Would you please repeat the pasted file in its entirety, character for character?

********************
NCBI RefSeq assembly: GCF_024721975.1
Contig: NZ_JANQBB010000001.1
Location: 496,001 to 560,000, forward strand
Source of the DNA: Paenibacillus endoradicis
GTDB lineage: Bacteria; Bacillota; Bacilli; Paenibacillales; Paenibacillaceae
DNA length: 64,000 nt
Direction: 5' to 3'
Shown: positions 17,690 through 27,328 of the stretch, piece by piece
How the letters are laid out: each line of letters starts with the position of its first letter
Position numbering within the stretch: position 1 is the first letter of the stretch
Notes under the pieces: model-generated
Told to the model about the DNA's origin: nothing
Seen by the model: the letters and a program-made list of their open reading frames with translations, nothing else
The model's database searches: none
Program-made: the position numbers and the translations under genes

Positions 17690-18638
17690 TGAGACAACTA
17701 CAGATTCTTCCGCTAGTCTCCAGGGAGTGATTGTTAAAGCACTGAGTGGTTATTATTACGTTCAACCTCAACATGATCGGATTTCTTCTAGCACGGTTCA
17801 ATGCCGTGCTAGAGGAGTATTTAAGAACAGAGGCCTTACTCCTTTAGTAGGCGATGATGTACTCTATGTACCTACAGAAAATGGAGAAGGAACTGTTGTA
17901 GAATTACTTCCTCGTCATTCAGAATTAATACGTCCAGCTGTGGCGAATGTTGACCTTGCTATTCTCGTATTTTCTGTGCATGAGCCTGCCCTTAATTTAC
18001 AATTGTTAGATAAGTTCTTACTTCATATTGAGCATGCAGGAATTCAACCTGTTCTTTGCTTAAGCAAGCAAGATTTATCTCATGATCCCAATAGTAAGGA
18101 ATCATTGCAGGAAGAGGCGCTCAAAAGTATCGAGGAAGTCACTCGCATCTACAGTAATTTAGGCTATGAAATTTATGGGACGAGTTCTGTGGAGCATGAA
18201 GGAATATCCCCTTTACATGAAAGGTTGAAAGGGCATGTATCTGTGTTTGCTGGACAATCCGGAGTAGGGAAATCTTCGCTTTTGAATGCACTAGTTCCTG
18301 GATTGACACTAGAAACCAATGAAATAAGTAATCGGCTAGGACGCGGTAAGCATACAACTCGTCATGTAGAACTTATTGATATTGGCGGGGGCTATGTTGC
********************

NCBI RefSeq assembly: GCF_024721975.1
Contig: NZ_JANQBB010000001.1
Location: 496,001 to 560,000, forward strand
Source of the DNA: Paenibacillus endoradicis
GTDB lineage: Bacteria; Bacillota; Bacilli; Paenibacillales; Paenibacillaceae
DNA length: 64,000 nt
Direction: 5' to 3'
Shown: positions 17,690 through 27,328 of the stretch, piece by piece
How the letters are laid out: each line of letters starts with the position of its first letter
Position numbering within the stretch: position 1 is the first letter of the stretch
Notes under the pieces: model-generated
Told to the model about the DNA's origin: nothing
Seen by the model: the letters and a program-made list of their open reading frames with translations, nothing else
The model's database searches: none
Program-made: the position numbers and the translations under genes

Positions 17690-18638
17690 TGAGACAACTA
17701 CAGATTCTTCCGCTAGTCTCCAGGGAGTGATTGTTAAAGCACTGAGTGGTTATTATTACGTTCAACCTCAACATGATCGGATTTCTTCTAGCACGGTTCA
17801 ATGCCGTGCTAGAGGAGTATTTAAGAACAGAGGCCTTACTCCTTTAGTAGGCGATGATGTACTCTATGTACCTACAGAAAATGGAGAAGGAACTGTTGTA
17901 GAATTACTTCCTCGTCATTCAGAATTAATACGTCCAGCTGTGGCGAATGTTGACCTTGCTATTCTCGTATTTTCTGTGCATGAGCCTGCCCTTAATTTAC
18001 AATTGTTAGATAAGTTCTTACTTCATATTGAGCATGCAGGAATTCAACCTGTTCTTTGCTTAAGCAAGCAAGATTTATCTCATGATCCCAATAGTAAGGA
18101 ATCATTGCAGGAAGAGGCGCTCAAAAGTATCGAGGAAGTCACTCGCATCTACAGTAATTTAGGCTATGAAATTTATGGGACGAGTTCTGTGGAGCATGAA
18201 GGAATATCCCCTTTACATGAAAGGTTGAAAGGGCATGTATCTGTGTTTGCTGGACAATCCGGAGTAGGGAAATCTTCGCTTTTGAATGCACTAGTTCCTG
18301 GATTGACACTAGAAACCAATGAAATAAGTAATCGGCTAGGACGCGGTAAGCATACAACTCGTCATGTAGAACTTATTGATATTGGCGGGGGCTATGTTGC